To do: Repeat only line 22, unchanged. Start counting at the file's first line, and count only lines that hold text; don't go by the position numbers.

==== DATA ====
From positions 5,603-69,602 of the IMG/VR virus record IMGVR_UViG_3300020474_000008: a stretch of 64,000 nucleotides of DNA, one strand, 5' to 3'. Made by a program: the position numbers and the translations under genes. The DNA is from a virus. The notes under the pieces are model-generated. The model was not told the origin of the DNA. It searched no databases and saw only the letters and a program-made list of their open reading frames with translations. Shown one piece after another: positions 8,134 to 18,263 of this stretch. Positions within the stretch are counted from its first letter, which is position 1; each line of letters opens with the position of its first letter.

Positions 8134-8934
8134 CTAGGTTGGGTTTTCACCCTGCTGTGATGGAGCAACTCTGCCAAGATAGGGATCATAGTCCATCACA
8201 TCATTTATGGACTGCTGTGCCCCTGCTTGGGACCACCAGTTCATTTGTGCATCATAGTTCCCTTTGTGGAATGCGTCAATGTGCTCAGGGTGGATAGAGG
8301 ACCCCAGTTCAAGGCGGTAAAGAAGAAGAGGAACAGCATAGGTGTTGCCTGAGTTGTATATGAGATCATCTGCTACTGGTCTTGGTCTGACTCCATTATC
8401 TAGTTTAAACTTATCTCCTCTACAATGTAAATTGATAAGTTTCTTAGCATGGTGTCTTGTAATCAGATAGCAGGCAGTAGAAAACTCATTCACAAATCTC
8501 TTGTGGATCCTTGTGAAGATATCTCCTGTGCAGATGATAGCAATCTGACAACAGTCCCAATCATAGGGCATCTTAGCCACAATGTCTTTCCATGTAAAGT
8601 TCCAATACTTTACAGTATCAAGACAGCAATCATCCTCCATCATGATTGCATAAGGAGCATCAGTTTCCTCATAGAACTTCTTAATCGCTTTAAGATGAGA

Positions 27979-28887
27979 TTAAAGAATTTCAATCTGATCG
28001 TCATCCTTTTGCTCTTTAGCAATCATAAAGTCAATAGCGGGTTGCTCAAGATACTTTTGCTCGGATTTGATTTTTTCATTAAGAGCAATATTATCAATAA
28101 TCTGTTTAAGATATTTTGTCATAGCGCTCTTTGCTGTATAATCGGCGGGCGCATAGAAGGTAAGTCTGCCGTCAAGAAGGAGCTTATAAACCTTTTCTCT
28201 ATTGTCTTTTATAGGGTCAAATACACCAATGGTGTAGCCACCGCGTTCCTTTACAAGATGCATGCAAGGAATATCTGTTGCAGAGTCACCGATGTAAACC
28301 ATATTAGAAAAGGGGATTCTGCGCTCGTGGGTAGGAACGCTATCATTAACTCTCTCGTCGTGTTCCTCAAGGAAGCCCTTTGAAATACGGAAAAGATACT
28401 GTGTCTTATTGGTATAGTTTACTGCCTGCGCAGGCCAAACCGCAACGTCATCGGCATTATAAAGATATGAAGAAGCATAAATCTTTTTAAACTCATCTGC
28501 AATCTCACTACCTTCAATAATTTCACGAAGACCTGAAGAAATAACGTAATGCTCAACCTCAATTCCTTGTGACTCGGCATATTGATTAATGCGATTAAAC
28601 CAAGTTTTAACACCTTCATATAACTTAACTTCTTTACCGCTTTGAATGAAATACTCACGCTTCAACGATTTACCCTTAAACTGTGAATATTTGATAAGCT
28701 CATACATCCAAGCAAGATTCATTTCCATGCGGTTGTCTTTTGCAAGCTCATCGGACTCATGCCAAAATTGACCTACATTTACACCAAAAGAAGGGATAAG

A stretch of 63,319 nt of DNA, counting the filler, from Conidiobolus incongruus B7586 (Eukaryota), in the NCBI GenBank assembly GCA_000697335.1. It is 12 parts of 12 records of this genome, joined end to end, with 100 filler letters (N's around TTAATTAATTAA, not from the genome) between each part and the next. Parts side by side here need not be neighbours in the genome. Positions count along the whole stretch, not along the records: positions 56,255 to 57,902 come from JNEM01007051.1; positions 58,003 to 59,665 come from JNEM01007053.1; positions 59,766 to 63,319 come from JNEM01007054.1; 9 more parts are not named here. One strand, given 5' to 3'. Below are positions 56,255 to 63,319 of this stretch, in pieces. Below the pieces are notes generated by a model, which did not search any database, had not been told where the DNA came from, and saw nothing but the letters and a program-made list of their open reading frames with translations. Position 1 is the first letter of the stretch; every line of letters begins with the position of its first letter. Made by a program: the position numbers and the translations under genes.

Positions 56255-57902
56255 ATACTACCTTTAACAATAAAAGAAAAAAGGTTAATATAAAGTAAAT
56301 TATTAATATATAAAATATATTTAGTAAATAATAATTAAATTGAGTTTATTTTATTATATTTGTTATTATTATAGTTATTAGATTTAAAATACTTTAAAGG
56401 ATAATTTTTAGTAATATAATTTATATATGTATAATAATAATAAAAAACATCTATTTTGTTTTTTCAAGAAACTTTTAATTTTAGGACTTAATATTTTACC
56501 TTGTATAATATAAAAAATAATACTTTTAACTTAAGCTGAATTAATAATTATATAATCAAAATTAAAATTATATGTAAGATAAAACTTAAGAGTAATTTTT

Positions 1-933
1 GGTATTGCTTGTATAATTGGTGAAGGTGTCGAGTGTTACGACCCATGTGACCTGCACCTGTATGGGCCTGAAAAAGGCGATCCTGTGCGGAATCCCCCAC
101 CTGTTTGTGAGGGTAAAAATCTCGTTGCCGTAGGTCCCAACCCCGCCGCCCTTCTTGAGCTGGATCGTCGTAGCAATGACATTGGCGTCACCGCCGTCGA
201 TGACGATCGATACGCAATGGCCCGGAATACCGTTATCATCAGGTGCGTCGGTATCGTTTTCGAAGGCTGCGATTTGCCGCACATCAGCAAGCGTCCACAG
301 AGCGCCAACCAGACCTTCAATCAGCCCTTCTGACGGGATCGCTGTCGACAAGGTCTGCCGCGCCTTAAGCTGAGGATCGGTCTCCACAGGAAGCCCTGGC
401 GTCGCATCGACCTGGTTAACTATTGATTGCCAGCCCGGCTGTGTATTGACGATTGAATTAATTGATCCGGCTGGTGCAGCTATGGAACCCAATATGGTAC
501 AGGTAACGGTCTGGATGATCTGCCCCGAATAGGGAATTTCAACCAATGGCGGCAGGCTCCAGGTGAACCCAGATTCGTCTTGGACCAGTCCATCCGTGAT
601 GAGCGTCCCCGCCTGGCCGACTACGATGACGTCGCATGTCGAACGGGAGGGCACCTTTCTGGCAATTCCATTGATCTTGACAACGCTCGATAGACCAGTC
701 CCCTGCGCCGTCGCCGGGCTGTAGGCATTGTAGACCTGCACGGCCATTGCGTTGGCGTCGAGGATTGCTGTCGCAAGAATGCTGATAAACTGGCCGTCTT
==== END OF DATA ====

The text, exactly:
56301 TATTAATATATAAAATATATTTAGTAAATAATAATTAAATTGAGTTTATTTTATTATATTTGTTATTATTATAGTTATTAGATTTAAAATACTTTAAAGG